Saturday, June 9, 2012

Memento Mori

 

Funny people, those Victorians.  No, not the ones south of the New South Wales border, but those who lived in England during the reign of Queen Victoria.  And by “funny”, read “creepy”.

One example of that is memento mori. 

But more of the Victorians a little later.

Memento mori is a Latin phrase that translates to “Remember your mortality” or “Remember you will die”.  From there it has come to mean a genre of artwork that reminds people of their mortality.

The phrase memento mori is believed to have originated in ancient Rome.  When a Roman general who had been successful in a foreign war entered Rome in the sacred religious and civil victory parade known as the  Triumph, it was the practice to have a slave ride in the chariot with him.  That slave had the task of whispering “memento mori” to him, to remind him that he was only a man and that although he was triumphant today, he might fall or be brought down tomorrow.  A writer, Tertullian, a Christian author from Carthage, records in his work Apologeticus (written 197AD) that the words used were  "Respice post te! Hominem te esse memento! Memento mori!": "Look behind you! Remember that you are but a man! Remember that you'll die!"

The advent of Christianity saw the rise of memento mori themed art, with its emphasis on death, eternal life, judgment and the salvation of the soul.  Such art and other memento mori displays included paintings and sculptures, depicted characters such as the Grim Reaper, tombs (including the tombs made of bones and skulls), poetry, music (including requiems) and even jewellery, such as memento mori rings.

French - 16th/17th century ivory pendant, Monk and Death, recalling mortality and the certainty of death


Another ivory pendant

Which brings us to Victorian England.

The Victorian era saw the development of photography, with the daguerreotype being invented in 1839.  Photography was originally regarded as a faster and cheaper substitute for painting.  Portraits were often staged in artistic and posed settings with dressup clothing:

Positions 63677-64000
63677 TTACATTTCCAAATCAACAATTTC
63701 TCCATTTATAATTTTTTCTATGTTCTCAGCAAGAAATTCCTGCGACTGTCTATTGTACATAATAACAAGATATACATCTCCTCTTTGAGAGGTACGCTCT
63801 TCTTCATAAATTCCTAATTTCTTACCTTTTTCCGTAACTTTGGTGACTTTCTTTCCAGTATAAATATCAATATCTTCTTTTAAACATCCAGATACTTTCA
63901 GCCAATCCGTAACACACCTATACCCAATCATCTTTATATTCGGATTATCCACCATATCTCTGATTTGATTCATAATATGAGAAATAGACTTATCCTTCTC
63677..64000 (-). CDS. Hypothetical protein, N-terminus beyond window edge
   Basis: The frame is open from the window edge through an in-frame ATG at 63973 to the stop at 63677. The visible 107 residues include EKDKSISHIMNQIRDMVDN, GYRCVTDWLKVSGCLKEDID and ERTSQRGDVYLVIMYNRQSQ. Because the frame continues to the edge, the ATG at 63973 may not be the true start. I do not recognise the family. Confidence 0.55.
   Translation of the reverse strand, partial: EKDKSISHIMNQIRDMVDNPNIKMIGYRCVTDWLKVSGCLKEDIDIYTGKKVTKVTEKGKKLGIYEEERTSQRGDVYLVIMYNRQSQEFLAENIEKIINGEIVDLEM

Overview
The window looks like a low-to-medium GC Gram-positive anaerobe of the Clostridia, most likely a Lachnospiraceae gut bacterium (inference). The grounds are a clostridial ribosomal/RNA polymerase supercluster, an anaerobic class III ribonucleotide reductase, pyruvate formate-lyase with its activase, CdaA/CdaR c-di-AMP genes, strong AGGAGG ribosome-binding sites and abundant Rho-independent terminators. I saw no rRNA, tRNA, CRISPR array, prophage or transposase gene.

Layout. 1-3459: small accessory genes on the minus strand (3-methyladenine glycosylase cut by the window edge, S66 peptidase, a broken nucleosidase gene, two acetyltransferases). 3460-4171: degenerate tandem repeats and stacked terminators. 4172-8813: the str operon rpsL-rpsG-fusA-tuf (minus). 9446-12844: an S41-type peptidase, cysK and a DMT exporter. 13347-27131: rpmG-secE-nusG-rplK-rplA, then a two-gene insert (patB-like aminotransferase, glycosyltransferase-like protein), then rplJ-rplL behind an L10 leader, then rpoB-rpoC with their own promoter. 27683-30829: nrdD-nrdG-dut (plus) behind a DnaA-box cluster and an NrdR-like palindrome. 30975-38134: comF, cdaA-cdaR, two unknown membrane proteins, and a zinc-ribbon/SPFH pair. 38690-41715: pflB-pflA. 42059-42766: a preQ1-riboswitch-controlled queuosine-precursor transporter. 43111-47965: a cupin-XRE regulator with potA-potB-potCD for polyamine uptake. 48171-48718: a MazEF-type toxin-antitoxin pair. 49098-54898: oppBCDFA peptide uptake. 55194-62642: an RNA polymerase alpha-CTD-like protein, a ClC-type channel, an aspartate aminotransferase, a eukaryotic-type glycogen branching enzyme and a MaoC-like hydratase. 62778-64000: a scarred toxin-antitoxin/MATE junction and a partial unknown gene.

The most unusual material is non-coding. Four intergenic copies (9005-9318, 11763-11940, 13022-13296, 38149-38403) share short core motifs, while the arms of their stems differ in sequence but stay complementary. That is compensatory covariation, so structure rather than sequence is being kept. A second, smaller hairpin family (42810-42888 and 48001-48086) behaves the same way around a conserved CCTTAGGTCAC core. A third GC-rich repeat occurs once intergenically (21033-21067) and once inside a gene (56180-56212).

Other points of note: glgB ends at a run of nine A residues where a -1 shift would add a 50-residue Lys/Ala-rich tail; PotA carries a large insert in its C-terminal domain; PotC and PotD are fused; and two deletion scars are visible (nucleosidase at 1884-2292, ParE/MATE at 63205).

It wasn’t long before photography was being used to memorialise deceased loved ones, especially infants and young children.  Because Victorian era childhood mortality rates were high, a post-mortem photograph was often the only image the family could have.  The invention of multiple prints from a single negative enabled copies to be sent to other family members. 
Although such photography is described as memento mori photography, that title is strictly not correct – the purpose of these photographs was not to serve as reminder of mortality but as a memory of the deceased loved one.

Post-mortem photography of loved ones had virtually ceased by the end of the 19th century, although some were still taken well into the 20th century.

The following comments and photographs are from a website Cogitz, at:
http://cogitz.com/2009/08/28/memento-mori-victorian-death-photos/

The earliest post-mortem photographs are usually close-ups of the face or shots of the full body and rarely include the coffin.  The subject is usually depicted so as to seem in a deep sleep, or else arranged to appear more lifelike. Children were often shown in repose on a couch or in a crib, sometimes posed with a favourite toy or other plaything. It was not uncommon to photograph very young children with a family member, most frequently the mother. Adults were more commonly posed in chairs. Flowers were also a common prop in post-mortem photography of all types.

The effect of life was sometimes enhanced by either propping the subject's eyes open or painting pupils onto the photographic print, and many early images have a rosy tint added to the cheeks of the corpse.

Later examples show less effort at a lifelike appearance, and often show the subject in a coffin. Some very late examples show the deceased in a coffin with a large group of funeral attendees; this type of photograph was especially popular in Europe and less common in the United States.

Post-mortem photography is still practiced in some areas of the world, such as Eastern Europe. Photographs, especially depicting persons who were considered to be very holy lying in their coffins are still circulated among faithful Eastern Catholic, Eastern Orthodox and Oriental Orthodox Christians.

Some Victorian death photographs:











The above pic is interesting in that there is a double exposure of the deceased, note the image above the deceased’s head.  It is unknown whether the double exposure was deliberate or resulted from inadequate cleaning and re-use of a photographic plate.





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